Buhari and his party
NIGERIA has a long way to go to fully entrench democracy, the last 16 years and the successes of the last elections notwithstanding. And Muhammadu Buhari has a lot to do to nurture the seeds, his first or most urgent assignment being reformation of his party into a real political party.
When the British politician and political philosopher, Edmund Burke, defined a political party as “a body of men united, for promoting by their joint endeavours the common national interest, upon some particular principles in which they are all agreed”, he did not mean the special purpose vehicles that the political parties in Nigeria are. Parties are underlined by discipline and principles as well as policy. Not power for its own sake.
The principles of a party are often expressed in commonly held convictions regarding the direction of the state, while policy is the vehicle for their attainment. Hardly can any of these features be found in the complexion and character of the political parties in the country today. Especially in Nigeria’s Fourth Republic, essentially due to their obvious deficits, the so-called political parties are merely so in name.
Composed of divergent interests, strange bedfellows with no clear-cut ideological position or even vision, the parties are nothing more than special purpose vehicles for acquiring power and gaining access to the nation’s treasury. Which is why movement between the parties is an unregulated traffic, neither governed by commitment nor principles. It was in this fluid unprincipled turf that the All Progressives Congress (APC) was cobbled together. Buhari’s APC, like the ruling People’s Democratic Party (PDP) which it has displaced at the just concluded general elections, is a medley of divergent interests, including protesters from the PDP, all united by only one denominator – power. This deficit in core principles is so entrenched and fundamental that if not well managed, it could impede the expectation of real change.
Against the foregoing, the relevant question is: How would the President-elect manage his personal space, his party, the much misused first ladyship and primordial nexus that is real. In his relationship with his party, General Buhari must encourage debate within the party structure so as to grow internal democracy. He must avoid running a political government if he intends to deliver the ‘dividends of democracy’. The well-known logic of politicians in this part of the world is that politics must take precedent over merit. The latter is often whipped into irrelevance by such criteria as where you come from, which zone has had it and whose turn it is.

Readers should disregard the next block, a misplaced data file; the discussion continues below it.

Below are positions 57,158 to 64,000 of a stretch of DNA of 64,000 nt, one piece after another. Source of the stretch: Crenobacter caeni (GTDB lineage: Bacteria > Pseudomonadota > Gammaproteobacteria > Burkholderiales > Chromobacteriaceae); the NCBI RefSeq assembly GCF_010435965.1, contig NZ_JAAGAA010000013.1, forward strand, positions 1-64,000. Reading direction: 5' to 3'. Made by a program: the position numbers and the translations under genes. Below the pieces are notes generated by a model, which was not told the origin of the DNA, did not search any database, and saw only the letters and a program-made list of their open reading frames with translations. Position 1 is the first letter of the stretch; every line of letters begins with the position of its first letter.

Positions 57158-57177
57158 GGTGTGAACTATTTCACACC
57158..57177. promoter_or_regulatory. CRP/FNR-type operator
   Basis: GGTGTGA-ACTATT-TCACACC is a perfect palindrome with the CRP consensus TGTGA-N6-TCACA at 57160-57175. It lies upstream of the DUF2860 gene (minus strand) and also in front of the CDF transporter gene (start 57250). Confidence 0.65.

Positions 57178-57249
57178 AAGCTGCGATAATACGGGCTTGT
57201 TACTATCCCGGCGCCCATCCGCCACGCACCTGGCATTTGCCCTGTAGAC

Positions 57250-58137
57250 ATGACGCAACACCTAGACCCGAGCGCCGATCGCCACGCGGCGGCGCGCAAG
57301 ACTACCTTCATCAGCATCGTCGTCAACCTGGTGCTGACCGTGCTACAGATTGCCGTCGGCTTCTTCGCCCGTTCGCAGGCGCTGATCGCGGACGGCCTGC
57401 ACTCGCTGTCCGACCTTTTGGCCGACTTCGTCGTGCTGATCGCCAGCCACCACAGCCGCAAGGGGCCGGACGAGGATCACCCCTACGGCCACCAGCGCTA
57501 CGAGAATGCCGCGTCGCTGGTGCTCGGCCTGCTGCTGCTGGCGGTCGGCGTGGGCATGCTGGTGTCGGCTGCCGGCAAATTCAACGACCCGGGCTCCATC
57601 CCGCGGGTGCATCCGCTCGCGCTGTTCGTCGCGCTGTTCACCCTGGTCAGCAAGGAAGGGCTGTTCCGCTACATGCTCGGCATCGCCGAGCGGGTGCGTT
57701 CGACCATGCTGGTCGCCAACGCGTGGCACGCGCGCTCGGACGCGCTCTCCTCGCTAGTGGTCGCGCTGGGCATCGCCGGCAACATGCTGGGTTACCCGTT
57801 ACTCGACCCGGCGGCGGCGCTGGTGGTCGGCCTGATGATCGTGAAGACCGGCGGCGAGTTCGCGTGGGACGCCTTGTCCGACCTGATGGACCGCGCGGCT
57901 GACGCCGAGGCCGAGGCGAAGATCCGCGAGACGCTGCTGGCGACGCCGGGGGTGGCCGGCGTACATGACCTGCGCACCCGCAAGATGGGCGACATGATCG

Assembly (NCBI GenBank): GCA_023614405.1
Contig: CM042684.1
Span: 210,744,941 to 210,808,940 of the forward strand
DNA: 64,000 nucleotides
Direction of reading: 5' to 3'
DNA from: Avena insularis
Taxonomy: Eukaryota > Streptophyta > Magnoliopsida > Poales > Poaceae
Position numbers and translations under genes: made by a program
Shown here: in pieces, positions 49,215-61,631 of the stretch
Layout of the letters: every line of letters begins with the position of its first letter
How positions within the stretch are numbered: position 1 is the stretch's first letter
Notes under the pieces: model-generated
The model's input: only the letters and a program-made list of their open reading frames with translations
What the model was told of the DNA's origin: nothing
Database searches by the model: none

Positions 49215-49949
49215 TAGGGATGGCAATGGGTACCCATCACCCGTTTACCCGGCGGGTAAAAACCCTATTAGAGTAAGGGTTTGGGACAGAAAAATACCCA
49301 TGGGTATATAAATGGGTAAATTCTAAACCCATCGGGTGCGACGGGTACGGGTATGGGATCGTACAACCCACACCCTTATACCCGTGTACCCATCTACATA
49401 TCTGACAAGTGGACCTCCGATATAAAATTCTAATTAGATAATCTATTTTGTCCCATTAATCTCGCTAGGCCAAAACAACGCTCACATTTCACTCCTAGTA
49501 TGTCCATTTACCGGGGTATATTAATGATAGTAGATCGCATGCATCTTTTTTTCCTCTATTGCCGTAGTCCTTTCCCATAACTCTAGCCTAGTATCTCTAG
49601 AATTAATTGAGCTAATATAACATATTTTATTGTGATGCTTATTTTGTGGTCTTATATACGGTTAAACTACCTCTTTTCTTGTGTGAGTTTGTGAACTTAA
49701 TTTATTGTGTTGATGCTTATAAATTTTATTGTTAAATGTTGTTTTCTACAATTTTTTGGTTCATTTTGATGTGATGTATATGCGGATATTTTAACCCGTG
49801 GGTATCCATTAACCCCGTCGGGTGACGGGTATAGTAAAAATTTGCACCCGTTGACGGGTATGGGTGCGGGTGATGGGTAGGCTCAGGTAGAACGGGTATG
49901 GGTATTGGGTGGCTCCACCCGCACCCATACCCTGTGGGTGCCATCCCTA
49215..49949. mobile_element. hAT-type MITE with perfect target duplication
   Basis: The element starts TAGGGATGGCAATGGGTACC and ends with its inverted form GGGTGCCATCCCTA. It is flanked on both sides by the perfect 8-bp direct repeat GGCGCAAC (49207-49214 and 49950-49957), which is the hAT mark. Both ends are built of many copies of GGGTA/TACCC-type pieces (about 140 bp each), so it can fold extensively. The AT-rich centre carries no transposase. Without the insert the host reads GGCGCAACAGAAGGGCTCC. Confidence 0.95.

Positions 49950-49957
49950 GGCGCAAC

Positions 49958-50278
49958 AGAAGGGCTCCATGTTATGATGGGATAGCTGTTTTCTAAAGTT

The President-elect should choose the men he wants to work with. Those to solve the problems he has on ground, and even when he defers to party sentiments of zoning of some public offices or the constitutionally dictated federal character, such persons must be chosen on merit. But when issues get to the crossroads and there is a contest of supremacy, the President must appeal directly to the people who elected him. It is to be remarked once again that he is President because Nigerians elected him. Therefore, to be successful, his style must be different from when he was a military dictator, proving that he is truly a born-again democrat. It is also for this reason that the people should hold the President-elect accountable for all his actions and inactions. Such close scrutiny would serve to both strengthen his hands and ensure he does not degenerate into a hostage of his party and other nebulous interests.
At all times, the logic of merit must prevail over politics especially because the rot in Nigeria today is deep and the work at hand is enormous, requiring the best of hands. The party needs to reform itself so as to infuse into its structure discipline, principles and policy, strategy and vision. Indeed, that reform would include a more productive, merit-based elite recruitment process. There is, for instance, a wave of decamping to the APC by many of those enamoured of the spoils of office and loathe playing the role of opposition. These new comers largely from the downside of the defeated PDP have their shortcomings that may hamper the goal of party reformation. Caution, therefore.
Equally to be guarded against, is an intrusive first ladyship. Buhari’s first coming, mercifully, did not embrace such distraction. But most recently, those who occupied the unconstitutional position of first lady have behaved as though they were the elected President of the country disregarding the constitution and deploying state resources in an obscene manner to the ridicule of public decorum. Buhari must shun this.
A potentially volatile political behaviour to watch by Buhari is a central primordial consideration that would seek to institutionalise itself. There are those who may believe erroneously though that the President-elect is the North’s own president, proceeding to take and behave therefrom recklessly, against the whole nation’s interest. This President must not fall for such base sentiments. Such would be divisive and counter-productive to the pan-Nigeria mandate Buhari received.
What the people require is change beyond sloganeering. Nigerians across the country voted for him and as noted on this page yesterday, Buhari is President of Nigeria and not of northern Nigeria. Therefore, he must listen to all grievances from across the country and deal with all sections of the country on the principle of justice and equity.